Wow, just zipped through all five parts of this amazing documentary. I was hesitant since I recently finished American Crime Story on the same topic but this was different and even better. I didn’t really know who OJ Simpson was when he was tried in the 1990s. I knew he was a football player but I didn’t realize how popular he was, both on and off the field.
It was fascinating to watch his spectacular rise to fame from humble beginnings, but watching his decline was tough. I believe he committed the murders based on the forensic evidence and the fact that no one else had a motive to kill the two victims, especially in such a brutal fashion. I’ve read speculation online that his son Jason played a part in the murders as well, but the LAPD never followed up on any other potential suspects once OJ was arrested so I guess we’ll never know.
My theory is that OJ Simpson suffers from CTE from too many hits to the head during his career. You combine that with his celebrity status of being loved and adored no matter what, and his seeming obsession with Nicole, and there you go. I think it was just a lethal combination of factors that all came together at once. I’m curious if an autopsy will confirm the CTE after his death.
There are no happy endings for anyone in this story. I think of the tremendous potential of Nicole Brown and Ron Goldman that will never be realized due to their untimely deaths. I think of the fact that OJ Simpson had the whole world on a string and could have been anything he wanted and he threw it all away. I think of his four children who could potentially have become pro athletes, actors, photographers, etc. and instead faded into obscurity. I think of Robert Kardashian who may have kept his family from torturing us on reality tv had he lived.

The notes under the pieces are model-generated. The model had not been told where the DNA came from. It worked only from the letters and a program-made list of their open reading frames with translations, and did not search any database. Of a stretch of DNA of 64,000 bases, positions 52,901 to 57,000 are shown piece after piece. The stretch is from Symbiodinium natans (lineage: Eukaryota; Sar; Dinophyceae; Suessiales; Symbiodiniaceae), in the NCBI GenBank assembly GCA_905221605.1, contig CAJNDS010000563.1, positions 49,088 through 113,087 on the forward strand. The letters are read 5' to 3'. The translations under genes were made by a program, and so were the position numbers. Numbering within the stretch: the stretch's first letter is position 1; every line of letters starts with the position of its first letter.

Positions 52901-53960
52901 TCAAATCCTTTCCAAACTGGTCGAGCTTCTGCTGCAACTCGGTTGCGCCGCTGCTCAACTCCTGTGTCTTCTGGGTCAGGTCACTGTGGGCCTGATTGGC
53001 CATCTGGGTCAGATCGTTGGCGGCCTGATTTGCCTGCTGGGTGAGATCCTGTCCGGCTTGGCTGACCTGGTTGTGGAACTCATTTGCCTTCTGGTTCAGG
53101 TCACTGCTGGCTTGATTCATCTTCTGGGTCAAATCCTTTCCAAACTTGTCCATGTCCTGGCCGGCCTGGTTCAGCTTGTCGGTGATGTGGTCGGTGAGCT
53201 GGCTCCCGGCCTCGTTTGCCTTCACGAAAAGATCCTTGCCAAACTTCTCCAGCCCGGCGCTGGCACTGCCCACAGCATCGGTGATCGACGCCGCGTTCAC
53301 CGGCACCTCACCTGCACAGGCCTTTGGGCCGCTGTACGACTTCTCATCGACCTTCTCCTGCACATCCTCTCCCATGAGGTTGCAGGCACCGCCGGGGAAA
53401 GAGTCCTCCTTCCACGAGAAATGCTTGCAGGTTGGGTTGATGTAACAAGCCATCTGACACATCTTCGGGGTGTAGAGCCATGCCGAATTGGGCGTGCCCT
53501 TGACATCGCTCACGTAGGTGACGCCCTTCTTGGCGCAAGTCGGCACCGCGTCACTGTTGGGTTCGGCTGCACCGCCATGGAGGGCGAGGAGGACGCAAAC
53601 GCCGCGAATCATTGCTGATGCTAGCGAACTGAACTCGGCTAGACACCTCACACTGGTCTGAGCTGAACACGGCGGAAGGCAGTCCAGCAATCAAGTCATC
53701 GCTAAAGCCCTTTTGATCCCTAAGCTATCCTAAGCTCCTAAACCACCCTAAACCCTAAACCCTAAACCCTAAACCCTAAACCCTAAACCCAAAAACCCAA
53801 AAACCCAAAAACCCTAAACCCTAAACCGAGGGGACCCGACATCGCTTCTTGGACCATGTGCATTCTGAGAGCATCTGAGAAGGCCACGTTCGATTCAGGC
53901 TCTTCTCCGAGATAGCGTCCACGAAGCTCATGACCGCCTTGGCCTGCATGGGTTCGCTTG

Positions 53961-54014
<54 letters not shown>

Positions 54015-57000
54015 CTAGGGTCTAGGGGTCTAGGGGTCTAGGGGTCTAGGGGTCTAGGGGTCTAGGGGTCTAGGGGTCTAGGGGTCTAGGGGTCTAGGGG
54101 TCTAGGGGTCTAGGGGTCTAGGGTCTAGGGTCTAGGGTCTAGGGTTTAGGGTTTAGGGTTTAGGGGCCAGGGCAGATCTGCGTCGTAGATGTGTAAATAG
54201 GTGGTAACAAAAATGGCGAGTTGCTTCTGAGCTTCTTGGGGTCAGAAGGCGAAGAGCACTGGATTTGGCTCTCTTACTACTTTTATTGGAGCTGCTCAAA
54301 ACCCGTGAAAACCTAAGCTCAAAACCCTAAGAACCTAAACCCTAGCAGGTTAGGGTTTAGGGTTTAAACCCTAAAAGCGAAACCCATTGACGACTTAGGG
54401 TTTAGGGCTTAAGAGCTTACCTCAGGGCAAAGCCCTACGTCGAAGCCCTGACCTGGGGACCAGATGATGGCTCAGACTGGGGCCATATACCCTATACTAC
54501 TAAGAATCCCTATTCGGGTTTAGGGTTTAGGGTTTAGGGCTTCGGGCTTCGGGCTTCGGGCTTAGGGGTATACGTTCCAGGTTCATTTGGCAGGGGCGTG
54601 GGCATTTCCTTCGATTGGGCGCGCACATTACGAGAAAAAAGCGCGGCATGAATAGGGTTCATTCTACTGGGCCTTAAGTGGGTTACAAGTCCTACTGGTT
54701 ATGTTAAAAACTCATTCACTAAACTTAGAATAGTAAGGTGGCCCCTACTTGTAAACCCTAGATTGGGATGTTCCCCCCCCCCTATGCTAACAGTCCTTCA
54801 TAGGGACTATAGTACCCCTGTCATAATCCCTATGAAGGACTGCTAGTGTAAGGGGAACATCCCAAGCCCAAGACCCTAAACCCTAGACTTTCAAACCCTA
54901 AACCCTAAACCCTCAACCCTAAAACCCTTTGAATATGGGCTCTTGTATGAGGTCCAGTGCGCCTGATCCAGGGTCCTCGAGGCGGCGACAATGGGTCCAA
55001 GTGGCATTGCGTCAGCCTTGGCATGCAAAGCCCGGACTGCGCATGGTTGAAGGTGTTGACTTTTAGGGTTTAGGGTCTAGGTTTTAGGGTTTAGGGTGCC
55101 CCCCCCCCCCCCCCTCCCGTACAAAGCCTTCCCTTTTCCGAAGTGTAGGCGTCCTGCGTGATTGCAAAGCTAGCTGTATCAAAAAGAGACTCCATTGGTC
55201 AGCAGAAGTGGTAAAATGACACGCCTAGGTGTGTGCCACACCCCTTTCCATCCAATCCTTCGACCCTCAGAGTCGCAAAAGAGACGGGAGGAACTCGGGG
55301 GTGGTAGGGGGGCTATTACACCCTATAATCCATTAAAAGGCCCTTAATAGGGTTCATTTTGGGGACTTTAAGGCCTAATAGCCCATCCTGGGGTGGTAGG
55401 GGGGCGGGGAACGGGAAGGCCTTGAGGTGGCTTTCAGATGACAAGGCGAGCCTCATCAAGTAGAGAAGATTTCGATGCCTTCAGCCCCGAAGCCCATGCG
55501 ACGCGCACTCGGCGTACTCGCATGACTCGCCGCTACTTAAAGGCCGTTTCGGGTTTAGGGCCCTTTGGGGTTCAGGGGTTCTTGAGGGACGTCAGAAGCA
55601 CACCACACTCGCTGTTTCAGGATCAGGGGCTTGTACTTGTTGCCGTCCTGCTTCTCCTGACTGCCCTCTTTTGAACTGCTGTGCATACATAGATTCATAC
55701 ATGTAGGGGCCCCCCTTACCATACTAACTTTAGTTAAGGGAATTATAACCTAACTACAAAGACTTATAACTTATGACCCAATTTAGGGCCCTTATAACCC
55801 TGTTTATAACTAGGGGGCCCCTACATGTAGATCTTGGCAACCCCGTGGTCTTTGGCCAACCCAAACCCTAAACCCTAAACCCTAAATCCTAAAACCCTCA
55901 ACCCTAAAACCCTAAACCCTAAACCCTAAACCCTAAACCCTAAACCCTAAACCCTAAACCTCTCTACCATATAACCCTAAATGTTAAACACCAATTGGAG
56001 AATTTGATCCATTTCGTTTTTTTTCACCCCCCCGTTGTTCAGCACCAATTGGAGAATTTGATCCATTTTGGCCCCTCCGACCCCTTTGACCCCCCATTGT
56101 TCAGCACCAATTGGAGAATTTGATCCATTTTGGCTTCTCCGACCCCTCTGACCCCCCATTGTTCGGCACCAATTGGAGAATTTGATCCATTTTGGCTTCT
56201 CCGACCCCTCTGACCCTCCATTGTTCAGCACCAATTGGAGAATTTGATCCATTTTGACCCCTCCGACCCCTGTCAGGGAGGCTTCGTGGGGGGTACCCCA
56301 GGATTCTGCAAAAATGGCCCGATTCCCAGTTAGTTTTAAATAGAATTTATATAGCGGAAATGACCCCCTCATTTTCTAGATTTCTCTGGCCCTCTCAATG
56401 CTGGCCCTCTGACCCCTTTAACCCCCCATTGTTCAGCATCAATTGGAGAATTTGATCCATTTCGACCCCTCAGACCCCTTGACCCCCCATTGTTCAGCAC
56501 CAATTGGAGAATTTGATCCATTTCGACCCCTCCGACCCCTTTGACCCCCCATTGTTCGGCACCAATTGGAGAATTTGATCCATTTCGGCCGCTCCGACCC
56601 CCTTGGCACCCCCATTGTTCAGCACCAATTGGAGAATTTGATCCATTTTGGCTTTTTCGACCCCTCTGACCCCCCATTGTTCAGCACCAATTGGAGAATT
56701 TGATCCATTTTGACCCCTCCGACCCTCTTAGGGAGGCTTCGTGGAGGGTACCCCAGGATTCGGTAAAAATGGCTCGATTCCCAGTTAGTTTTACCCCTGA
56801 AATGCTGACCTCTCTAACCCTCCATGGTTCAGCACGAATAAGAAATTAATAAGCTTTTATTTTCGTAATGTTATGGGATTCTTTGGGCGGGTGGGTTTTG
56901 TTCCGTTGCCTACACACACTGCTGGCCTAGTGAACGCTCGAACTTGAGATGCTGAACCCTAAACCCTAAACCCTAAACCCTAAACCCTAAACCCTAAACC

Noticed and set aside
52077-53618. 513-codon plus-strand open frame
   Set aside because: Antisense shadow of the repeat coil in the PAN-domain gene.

The interesting piece of this documentary was how it showed that some black people viewed OJ Simpson as their symbol of racial strife in America. From what I saw, OJ Simpson was a wealthy black man who lived, worked, and played with mostly white people. He never sought out to be a beacon of hope for black people, yet those shown in the film believed that he was. He benefited from that viewpoint yet he never appeared to embrace the people who so championed him. It really is a fascinating commentary on race in America.
The shame in all of it is that the two victims were overlooked in favor of the race issue, which had nothing whatsoever to do with the crimes. I wonder if OJ will resume his search for the real killer if he’s paroled next year?
One final note, Carl Douglas needs his own show!